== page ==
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After the Conservative election disaster, is the party policy on care still the same?

Blog Post 16 October 2017

The Tory party conference was overshadowed by Mrs May’s cough, her questionable ability to hold on to the leadership and the political infighting.

Other stories were lost in the Press clamour to promote this circus. One of them – I stumbled on accidently thanks to Google – was what Jackie Doyle-Price, minister for social care and mental health, is saying about the way ahead.

Bizarrely, it appears the very policy that has effectively created a hung parliament is still central to the Conservative cause.

Speaking at an event at the Tory party conference organised by the Social Market Foundation, Ms Doyle-Price said: “As a society we’ve become less good at looking out for our neighbours, not just our families. 

“When I was growing up, people used to be in and out of each other’s back doors, having cups of tea; if anybody was struggling, everybody would muck in and look after them. And that’s gone. We could do a lot better as a society and really look out for each other.

“You actually find care responsibilities being discharged among ethnic minority populations more than the indigenous population and that’s because they bring with them cultural practices, and we used to have those.”

Okay, so does this mean we need to learn lessons from our ethic groups?

And then Ms Doyle-Price defended May’s flagship policy that would see more elderly people having to pay for social care in their own home.

“The reality is the taxpayer shouldn’t necessarily be propping up people to keep their property and hand it on to their children when they’re generating massive care needs,” she said.

How could this ‘news’ not bet a good airing. It certainly passed me by – until now.

Ms Doyle-Price also suggested that because there were a shortage of homes, the elderly were left “rattling around” in family properties that were unsuitable.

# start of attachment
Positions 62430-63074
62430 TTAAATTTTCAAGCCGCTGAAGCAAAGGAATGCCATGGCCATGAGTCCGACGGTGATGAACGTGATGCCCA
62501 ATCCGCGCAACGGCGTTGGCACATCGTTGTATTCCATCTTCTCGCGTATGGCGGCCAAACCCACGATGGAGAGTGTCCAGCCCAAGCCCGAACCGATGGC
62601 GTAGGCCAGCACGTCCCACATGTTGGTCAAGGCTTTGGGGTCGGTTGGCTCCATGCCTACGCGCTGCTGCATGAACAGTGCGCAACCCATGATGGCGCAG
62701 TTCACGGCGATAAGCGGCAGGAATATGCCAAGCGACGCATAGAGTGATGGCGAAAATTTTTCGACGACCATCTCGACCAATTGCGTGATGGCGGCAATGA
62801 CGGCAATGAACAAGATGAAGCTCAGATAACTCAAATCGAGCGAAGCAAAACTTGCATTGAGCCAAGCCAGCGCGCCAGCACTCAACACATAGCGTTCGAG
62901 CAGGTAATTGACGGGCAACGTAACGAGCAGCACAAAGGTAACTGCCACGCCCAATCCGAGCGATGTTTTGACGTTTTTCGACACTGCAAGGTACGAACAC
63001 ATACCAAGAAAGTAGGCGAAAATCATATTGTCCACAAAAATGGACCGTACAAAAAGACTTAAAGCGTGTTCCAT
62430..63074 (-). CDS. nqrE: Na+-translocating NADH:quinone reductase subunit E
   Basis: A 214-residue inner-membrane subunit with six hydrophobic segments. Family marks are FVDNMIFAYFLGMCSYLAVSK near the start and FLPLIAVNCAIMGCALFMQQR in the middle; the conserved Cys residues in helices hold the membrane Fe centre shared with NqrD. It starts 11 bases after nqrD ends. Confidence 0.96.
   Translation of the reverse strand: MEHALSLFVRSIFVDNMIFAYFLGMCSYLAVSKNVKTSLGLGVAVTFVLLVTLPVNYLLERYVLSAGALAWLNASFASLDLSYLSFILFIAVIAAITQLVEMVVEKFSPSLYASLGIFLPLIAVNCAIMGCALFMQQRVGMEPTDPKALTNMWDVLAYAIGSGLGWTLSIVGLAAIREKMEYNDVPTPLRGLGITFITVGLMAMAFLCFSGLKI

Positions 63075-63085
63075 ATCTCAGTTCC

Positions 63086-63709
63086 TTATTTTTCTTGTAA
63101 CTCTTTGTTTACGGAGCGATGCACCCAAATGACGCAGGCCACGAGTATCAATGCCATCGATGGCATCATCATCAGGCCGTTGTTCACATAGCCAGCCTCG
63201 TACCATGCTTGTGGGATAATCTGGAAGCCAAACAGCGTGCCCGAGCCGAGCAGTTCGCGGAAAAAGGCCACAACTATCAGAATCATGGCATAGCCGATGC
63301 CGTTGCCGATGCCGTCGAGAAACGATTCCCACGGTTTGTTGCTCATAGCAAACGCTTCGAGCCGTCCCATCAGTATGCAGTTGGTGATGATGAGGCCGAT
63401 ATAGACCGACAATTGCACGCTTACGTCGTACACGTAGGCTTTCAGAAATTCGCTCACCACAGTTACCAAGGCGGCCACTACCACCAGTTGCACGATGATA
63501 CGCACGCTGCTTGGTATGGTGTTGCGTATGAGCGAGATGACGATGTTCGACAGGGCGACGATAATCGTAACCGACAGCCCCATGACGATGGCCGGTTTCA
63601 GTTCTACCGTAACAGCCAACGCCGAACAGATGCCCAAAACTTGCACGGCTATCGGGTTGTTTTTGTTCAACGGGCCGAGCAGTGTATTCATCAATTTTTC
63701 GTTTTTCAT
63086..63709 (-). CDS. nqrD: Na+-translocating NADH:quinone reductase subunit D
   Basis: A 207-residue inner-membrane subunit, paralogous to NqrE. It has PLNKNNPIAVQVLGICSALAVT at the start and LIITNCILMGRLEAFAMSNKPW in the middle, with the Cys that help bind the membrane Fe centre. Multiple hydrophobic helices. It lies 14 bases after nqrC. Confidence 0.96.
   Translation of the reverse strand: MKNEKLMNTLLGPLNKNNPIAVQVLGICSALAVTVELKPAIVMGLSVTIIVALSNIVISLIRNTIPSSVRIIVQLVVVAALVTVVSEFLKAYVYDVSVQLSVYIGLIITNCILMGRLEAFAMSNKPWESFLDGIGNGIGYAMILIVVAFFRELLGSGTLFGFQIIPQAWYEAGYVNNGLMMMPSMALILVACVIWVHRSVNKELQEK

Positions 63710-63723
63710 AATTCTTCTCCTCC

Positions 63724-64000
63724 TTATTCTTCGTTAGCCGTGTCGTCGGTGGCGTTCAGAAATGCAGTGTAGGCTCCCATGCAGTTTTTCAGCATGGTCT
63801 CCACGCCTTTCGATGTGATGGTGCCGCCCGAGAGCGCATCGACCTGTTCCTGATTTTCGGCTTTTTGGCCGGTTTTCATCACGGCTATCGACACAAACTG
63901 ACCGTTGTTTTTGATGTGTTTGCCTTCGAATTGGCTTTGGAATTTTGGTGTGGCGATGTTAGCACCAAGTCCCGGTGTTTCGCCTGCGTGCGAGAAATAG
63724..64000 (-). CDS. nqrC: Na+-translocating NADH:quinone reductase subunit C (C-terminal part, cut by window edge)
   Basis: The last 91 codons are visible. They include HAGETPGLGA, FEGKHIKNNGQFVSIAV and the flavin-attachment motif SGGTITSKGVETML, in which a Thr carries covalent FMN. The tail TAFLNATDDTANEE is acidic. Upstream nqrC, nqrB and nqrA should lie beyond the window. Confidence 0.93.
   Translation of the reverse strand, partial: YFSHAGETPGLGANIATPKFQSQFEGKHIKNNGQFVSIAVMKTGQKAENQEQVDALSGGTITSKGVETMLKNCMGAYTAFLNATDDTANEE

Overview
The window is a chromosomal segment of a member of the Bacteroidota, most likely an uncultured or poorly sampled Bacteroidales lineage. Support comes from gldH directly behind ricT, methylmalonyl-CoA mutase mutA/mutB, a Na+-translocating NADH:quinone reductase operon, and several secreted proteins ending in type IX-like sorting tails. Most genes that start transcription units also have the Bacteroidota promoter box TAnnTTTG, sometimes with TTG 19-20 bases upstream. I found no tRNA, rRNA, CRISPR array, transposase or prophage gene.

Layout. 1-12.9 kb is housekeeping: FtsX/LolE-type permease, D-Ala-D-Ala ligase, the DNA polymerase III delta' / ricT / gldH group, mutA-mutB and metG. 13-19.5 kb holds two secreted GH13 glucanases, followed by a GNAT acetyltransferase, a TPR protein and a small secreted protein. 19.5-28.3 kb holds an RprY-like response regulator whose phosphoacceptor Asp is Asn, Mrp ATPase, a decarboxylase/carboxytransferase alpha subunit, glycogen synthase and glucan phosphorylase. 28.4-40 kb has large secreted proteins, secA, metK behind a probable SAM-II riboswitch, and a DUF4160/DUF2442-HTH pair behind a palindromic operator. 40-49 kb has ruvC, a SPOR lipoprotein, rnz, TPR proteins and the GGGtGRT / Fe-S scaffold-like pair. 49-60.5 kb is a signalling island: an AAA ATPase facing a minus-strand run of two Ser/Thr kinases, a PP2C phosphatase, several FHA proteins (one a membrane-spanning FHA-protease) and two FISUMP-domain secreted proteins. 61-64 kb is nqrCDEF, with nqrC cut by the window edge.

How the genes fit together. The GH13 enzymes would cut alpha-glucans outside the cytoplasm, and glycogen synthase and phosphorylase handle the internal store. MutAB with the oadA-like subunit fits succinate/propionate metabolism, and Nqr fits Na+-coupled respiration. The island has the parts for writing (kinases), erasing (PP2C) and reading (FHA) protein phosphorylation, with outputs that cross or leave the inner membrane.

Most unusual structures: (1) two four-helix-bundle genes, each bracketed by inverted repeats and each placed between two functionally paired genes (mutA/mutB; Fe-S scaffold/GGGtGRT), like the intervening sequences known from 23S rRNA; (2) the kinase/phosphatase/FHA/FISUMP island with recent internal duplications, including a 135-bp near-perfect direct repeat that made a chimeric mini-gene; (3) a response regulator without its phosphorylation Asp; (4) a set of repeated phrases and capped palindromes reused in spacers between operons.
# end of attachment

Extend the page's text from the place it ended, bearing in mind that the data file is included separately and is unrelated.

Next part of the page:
Her views, delivered at an event organised by the Social Market Foundation, for appeal over-simplistic. Not enough homes? I thought we were in a building boom, with the Halifax reporting house prices rising at the fastest rate for eight months. And of course, at the weekend we heard Mrs May had called the UK’s biggest developers to a Downing Street summit after pledging to "dedicate" her premiership to fixing the "broken" housing market. But such a move certainly won’t fix the community issue.

Indeed, the communities so longed for by Ms Doyle-Price no longer exist. No amount of ‘lessons’ from ethnic groups can change that,.

Old working communities – mining is one – have long since been broken up by the development of political, social and economic policies. And I seem to recall her party actively encouraging mobility of labour in the hunt for jobs. Social structures to support a default family care option for our loved-ones just don’t exist.

I don’t doubt ethnic groups do their share of ‘caring for grandma’, but the indigenous population should not be discounted.

Ms Doyle-Price’s premise also assumes we all have families that would contribute to a more caring society. I’d suggest a visit to a few care homes and perhaps then she’ll understand life in the real world of social care.

And finally . . . Mrs Thatcher: Didn’t she say there was no such thing a society?

There are, I know, cultures where the elderly are respected and not seen as a drain on society, but I can’t bring one to mind.